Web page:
Audio recordings of island elders who remember the volcanic eruption in 1961 and their temporary evacuation to England.

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Remembering the 1961 Volcano

By Rachel Green. Interviews recorded by Randal Repetto

Volcano EralogoThis year in 2021, we commemorate the 60th Anniversary of the 1961 Volcano. A very frightening and traumatic time for the islanders of Tristan da Cunha, when they had to leave the only place they knew behind and move to the 'outside world'.

The islanders who can still remember the traumatic experience still tell their stories today, as it was an experience that changed their lives forever.

Lars Repetto [mp3 - 2m 48s]

Volcanic cone viewed above an island cottage

The new volcanic cone looms above island houses

Gladys Lavarello [mp3 - 8m 12s]

Eric Glass [mp3 - 1m 25s]

Ches Lavarello [mp3 - 0m 29s]

Harold Green [mp3 - 1m 21s]

It all started during August and September 1961 as earth tremors became frequent and caused many landslides behind the settlement. On the 8th of October a large tremor and landslide particularly affected the eastern settlement. Families had to move overnight to the homes of relatives in the western side of the village. The following morning saw a fissure open between the settlement and the canning factory where the ground rose. At a hastily organised meeting in the community hall, convened by Administrator Peter Wheeler, it was agreed to evacuate all the 264 islanders and 31 expatriates to huts at the Potato Patches. By the 10th of October the rising ground had become a new volcanic cone and threatened the settlement nearby.

Still from a film shot from HMS Leopard showing the volcano in its early stages behind the settlement

The growing volcanic cone on 13th October 1961 before lava started to flow, photographed from HMS Leopard.
A thick layer of lava eventually buried the factory (bottom left), but the settlement (right) was mercifully spared.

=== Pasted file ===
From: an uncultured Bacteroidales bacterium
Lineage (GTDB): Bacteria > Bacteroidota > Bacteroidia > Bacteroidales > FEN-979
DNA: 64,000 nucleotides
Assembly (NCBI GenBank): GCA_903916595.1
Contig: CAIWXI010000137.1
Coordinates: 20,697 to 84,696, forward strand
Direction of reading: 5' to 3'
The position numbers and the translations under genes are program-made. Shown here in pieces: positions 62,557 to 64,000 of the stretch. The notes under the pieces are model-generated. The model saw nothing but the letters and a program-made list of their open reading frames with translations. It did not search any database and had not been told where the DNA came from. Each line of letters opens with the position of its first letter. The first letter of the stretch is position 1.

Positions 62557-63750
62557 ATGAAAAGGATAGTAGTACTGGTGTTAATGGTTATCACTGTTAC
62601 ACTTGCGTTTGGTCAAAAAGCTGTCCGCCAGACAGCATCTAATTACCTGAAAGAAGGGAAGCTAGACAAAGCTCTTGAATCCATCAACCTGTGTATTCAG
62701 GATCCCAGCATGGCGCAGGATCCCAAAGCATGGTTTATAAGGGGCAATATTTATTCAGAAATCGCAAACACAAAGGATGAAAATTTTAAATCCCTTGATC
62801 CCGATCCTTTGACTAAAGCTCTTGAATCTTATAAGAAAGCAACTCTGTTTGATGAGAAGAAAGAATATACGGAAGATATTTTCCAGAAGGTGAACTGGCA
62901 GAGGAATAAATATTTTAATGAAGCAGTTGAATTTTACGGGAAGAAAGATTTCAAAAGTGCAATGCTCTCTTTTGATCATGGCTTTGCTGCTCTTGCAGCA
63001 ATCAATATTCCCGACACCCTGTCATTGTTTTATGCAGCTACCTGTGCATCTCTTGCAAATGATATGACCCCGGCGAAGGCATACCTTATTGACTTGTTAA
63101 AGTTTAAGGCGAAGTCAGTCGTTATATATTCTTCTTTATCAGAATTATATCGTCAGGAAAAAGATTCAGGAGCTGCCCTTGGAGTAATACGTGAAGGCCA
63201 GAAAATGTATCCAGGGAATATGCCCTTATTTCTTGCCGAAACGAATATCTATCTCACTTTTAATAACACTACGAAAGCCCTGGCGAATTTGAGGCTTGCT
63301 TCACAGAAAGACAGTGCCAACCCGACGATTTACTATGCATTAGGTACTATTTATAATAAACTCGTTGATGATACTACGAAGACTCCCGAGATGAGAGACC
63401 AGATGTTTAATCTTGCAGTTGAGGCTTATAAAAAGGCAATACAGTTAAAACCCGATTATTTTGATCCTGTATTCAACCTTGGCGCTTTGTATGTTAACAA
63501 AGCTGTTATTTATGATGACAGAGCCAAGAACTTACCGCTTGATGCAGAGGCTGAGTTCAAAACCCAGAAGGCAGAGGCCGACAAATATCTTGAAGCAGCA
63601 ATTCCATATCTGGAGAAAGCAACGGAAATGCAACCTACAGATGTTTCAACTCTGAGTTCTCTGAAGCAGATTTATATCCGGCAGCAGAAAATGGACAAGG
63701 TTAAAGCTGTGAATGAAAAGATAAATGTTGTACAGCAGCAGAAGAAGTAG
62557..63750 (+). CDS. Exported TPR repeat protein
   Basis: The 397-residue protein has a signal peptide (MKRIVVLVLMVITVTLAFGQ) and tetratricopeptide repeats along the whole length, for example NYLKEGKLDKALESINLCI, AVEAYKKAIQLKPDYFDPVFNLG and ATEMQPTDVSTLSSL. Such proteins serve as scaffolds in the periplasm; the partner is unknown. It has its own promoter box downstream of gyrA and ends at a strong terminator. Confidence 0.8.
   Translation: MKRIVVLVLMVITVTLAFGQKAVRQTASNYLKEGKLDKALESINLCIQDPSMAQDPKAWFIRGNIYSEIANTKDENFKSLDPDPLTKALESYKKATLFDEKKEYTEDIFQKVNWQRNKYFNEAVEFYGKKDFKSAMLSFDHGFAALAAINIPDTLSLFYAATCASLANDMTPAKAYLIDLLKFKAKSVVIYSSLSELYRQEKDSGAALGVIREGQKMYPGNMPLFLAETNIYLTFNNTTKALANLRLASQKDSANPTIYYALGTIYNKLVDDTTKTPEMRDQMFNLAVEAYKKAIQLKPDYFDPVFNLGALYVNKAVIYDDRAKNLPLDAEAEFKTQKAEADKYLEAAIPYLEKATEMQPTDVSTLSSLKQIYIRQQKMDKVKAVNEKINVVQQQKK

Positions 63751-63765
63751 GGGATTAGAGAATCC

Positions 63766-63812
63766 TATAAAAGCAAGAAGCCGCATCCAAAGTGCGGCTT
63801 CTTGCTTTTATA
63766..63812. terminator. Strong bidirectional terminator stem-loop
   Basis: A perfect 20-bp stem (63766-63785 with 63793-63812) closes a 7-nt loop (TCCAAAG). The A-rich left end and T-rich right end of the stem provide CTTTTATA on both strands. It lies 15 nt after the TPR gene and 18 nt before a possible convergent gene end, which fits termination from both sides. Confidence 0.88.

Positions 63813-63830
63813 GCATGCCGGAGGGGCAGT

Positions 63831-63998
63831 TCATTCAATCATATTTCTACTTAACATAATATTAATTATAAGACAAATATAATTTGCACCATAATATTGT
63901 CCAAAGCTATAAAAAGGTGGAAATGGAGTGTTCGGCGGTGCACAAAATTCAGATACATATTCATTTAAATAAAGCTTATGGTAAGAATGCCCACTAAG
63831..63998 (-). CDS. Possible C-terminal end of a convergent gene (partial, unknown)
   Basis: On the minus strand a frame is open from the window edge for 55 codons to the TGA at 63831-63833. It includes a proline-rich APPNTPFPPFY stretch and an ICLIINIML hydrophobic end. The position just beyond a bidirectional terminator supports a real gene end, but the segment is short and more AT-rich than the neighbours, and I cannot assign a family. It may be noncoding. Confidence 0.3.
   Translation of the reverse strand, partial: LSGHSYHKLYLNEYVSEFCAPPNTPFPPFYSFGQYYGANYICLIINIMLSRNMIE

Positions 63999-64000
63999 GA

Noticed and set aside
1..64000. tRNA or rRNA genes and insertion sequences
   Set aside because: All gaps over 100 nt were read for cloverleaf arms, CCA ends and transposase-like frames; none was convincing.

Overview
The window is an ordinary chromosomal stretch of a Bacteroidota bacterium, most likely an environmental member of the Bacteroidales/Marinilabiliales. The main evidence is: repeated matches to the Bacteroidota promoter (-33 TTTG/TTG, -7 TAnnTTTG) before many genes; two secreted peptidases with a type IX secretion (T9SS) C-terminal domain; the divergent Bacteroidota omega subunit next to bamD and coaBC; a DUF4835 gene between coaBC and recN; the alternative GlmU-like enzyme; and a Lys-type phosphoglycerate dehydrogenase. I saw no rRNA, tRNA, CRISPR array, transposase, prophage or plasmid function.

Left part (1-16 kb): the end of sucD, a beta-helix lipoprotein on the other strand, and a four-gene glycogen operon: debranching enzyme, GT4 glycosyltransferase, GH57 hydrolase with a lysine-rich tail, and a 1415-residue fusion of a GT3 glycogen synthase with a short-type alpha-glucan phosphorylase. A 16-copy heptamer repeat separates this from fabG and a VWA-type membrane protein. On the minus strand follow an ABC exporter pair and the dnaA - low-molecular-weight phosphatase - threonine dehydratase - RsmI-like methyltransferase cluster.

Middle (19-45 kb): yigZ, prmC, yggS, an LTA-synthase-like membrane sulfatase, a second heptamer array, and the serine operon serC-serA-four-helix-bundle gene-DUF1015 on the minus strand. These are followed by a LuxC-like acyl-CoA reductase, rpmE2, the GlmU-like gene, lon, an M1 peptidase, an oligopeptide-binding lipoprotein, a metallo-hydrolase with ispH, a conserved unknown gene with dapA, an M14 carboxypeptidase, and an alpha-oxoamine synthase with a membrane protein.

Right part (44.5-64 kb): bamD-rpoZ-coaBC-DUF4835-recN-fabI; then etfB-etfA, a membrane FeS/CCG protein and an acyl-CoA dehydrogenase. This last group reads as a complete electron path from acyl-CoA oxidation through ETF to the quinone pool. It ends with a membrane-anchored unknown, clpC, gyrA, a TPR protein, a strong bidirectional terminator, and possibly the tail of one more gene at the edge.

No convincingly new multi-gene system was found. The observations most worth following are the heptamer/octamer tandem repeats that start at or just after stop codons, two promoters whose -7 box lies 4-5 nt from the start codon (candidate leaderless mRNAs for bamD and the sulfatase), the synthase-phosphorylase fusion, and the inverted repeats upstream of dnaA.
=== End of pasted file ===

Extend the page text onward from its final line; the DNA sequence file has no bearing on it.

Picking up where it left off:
A decision was taken to evacuate the island. Luck was on the community's side as ships were immediately available for the three stage relay journey which projected the world's most isolated community from their quiet home village into the glare of world publicity. The fishing boats Tristania and Frances Repetto were on hand to take the islanders out of immediate danger to Nightingale Island to shelter overnight. The following day, 11th October, the Dutch ship Tjisadane, picked up the marooned islanders for the leg to Cape Town. After a few days the islander boarded the RMS Stirling Castle to arrive in Southampton on the 3rd of November 1961.

Evacuee Tristanian children in Southampton

Evacuee Tristanian children pictured in England

When the Stirling Castle docked, they were not only met by officials and the volunteers who would help them adapt to life in England, but also by a large crowd of reporters and film crews.
The radio journalist René Cutforth interviewed some of the islanders shortly after they arrived, mostly about life before the volcano and their thoughts about the future. However, Basil Lavarello, who was 30 years old at the time, talked through everything that happened, from the first tremors to departure on the Tjisadane, while Mary Swain (65) gave a vivid account of her own experiences during the evacuation. Scottie, who she mentions, was the captain of the Tristania. Granny Mary, who was the island's midwife, was popular with the press because she had a way with words and always had something to say.

Basil Lavarello in 1961 [mp3 - 9m 12s]

Mary Swain in 1961 [mp3 - 6m 37s]

Obviously, the islanders eventually returned home to Tristan, but we will save saying more about their time in England and the resettlement until a later date.